[Words: Paul d’Orléans.  Originally published in  Classic Bike Guide] One of my favorite early Akira Kurosawa films is a B&W scandal called ‘High and Low’. The Japanese Economic Miracle was in full swing in the 1950s, and before he rode off into the Samurai sunset, Kurosawa explored the deep hypocrisy characterizing that period of extraordinary growth. Enormous fortunes were fertilized by a government so bent on economic progress it happily shielded the obvious corruption and environmental damage, accompanied by stagnation of the working classes. Today he could make the same film in China.

A still from Akira Kurosawa’s beautifully shot ‘High and Low’, a huge influence on cinematographers in subsequent decades

I’ve camped out in Las Vegas every January for many years, watching with vested interest the classic motorcycle auctions. It’s my fetish to keep track of oldbike price fluctuations, which has not been inexorably upward. I’ve watched major price drops of bellweather machines (say, Vincent twins) after the real estate crash of ’89, the dot com bust of 2000, and the Great Recession of 2008. The price of a good Black Shadow has plummeted from $100k to $30k before, and it can happen again. Regardless, the general trend is upwards, which might seem a ‘natural’ fact, or a product of inflation, but placing financial value on items with no functional value is anything but natural. Looking at the trends in other collectibles markets, there’s no reason to believe the bike you paid x for this year, will guaranteed be worth x++ in 10 years. It’s a reasonable gamble, but when I start seeing books like ‘Investing in Collector Cars’ on trade stands at Rétromobile (the PreWarCar booth no less!), I catch a whiff of 2007, a heady if slightly rotten perfume.

Buddies Andy and Jean-Michel collaborated in the late 1980s; both their work has skyrocketed in value, becoming safe havens for cash in ‘bonded warehouse’ storage facilities. Will top-tier motorcycles see the same fate?

Looking at the fine art market, you’d think anyone with a few million to stash would scour the land for spare Warhols and Basquiats, since there are so many, and they fetch so very much. But dropping one’s binoculars to look at the broader art scene, it’s clear only a tiny slice of that pie is thriving (the ‘smart buys’), while the rest of the market grows stale. It’s an all-or-nothing gamble in the money game, if that’s why you’re buying or making art… the very worst reason to buy or make it, of course. The antiques business is seeing a similar shrink/swell of different eras. It’s well known the old American furniture market, once reliable and considered a safe investment, has seen values drop shockingly in the past 10 years, by as much as 80%. Friends at Christie’s note with something like despair the prospect of their specialty being merged with more successful groups, or dropped entirely. At Bonhams, the car and motorcycle departments are going gangbusters, keeping the whole company buoyant, while the art, antiques, and jewelry sales are more lackluster, barring a few stars. It’s the same story at other auction houses, and retail establishments.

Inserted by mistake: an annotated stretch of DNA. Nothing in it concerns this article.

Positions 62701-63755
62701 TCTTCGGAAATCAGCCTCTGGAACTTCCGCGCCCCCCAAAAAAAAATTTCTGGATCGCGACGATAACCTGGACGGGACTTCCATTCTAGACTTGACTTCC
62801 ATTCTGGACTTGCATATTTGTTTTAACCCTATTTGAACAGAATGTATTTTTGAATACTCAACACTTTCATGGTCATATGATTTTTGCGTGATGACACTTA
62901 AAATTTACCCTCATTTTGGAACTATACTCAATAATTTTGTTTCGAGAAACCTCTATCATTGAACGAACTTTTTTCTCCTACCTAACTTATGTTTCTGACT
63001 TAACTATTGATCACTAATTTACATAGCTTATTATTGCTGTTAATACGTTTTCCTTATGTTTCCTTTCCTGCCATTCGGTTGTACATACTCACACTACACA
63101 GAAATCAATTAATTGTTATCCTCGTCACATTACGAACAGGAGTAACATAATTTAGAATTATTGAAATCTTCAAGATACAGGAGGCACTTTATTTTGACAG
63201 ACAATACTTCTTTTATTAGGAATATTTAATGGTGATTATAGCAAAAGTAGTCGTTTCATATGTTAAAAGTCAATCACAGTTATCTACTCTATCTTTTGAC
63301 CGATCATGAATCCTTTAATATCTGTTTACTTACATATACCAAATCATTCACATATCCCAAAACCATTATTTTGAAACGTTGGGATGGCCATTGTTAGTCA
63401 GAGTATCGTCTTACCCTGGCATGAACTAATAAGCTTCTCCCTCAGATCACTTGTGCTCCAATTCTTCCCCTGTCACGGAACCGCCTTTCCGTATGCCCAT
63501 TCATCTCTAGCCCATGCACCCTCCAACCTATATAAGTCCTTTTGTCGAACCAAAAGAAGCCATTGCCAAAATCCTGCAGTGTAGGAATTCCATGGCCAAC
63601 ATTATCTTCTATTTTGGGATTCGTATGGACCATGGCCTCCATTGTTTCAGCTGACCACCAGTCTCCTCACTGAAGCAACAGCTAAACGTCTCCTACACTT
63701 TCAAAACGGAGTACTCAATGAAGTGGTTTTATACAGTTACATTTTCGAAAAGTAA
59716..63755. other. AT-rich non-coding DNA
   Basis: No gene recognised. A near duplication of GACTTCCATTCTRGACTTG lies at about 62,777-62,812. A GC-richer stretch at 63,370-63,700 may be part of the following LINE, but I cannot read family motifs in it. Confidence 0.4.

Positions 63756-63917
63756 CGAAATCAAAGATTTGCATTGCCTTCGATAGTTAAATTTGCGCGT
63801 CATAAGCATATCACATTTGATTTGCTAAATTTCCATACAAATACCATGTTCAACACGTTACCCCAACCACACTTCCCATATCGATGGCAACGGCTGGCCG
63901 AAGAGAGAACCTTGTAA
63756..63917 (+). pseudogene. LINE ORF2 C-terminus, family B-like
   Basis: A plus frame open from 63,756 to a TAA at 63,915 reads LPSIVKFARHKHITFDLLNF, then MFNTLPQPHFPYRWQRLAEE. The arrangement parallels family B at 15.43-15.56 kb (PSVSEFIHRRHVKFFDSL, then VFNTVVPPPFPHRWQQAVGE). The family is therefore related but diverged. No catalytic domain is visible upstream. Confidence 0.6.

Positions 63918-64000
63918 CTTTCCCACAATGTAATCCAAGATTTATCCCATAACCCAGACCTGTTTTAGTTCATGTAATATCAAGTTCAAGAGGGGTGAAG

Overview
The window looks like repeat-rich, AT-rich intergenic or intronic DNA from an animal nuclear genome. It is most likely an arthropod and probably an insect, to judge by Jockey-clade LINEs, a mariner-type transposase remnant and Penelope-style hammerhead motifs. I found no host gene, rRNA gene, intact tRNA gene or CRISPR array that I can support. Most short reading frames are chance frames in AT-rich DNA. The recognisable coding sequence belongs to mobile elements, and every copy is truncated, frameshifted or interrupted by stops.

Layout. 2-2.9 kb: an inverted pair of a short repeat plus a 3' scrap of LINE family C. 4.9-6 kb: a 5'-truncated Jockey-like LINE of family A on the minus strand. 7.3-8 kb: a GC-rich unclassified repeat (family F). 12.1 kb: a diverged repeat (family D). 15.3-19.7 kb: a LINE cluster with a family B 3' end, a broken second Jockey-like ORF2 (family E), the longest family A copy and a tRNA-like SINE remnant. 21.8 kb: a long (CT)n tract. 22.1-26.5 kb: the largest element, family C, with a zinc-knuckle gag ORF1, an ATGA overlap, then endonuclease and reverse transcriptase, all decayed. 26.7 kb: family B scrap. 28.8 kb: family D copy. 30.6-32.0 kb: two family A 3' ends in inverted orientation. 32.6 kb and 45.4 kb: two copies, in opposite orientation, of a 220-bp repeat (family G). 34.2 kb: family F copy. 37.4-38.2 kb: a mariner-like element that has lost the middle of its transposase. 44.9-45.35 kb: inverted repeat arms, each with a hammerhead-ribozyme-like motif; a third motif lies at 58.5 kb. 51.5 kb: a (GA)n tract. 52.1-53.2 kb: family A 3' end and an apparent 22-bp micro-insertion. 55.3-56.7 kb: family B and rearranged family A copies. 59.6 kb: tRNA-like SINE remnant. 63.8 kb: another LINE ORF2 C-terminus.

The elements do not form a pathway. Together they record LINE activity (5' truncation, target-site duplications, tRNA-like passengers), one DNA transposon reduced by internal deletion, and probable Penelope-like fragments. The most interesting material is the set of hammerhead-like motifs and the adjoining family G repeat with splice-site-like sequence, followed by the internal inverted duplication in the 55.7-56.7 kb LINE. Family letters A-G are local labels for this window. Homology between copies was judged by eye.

A reception for Conrad Leach’s exhibit ‘Paradise Lost’ at the Gauntlett Gallery in London

My friend Richard used to run a fantastic man-cave of a shop selling cool old gear – automotive prototype models, 1930s cocktail sets meant for us while driving, great paintings of Spitfires and Nortons. He’s shuttered the shop, complaining ‘there’s no middle anymore’; either clients wanted the $100k thing, or the $1k thing, with almost no sales between. Since he needed that middle to survive, he was sunk, but his sanguine opinion was the business simply reflected the loss of a prosperous middle class; his customers were either ‘making it’ big time, or watching their coins carefully while saddled with a mortgage etc. Other dealers have much the same experience today, and so it was in Las Vegas this January.

The 1950 Vincent ‘White Shadow’ in Chinese Red, which fetched $345k at Bonhams in Las Vegas, January 2016. Tie a string to it and float away…

With over 1000 old motorcycles on offer, there was something for everyone; from a MTT Y2k jet bike to a lineup of nicely unrestored British twins. But ‘everyone’ fell into one of two camps; those with $50k and up to spend (repeatedly), and those looking for a bargain to take home. Many of the high rollers were dealers, buying for wealthy clients or hoping for a quick resale. It was clear the same small group of bidder numbers dominated the proceedings, peppered by a miscellany of one-shot bidders – the ones who looked genuinely excited when they won a bike, usually for well under $30k. It was, to quote Kurosawa, a High and Low affair; individual collectors with money to buy a nice bike, and a cadre (1% anyone?) of deep-pockets bidders. This is a new development of an old story (called Capitalism), but it’s important to note the old bike market was never like this before, being a fairly level playing field of genuine enthusiasts in the past. I suppose investors are enthusiasts too, if only for more money, which is the worst reason to buy old motorcycles. I’ve said it before; bikes make lousy sculptures, as the magic is the riding. Keeping a bike static misses the whole point.

Hanging out with a miniature Indian Board Track racer…which supposedly works! Adorable, and it beat the full-scale replicas is price! Go thisaway, replicators…


Paul d’Orléans is the founder of TheVintagent.com. He is an author, photographer, filmmaker, museum curator, event organizer, and public speaker. Check out his Author Page, Instagram, and Facebook.
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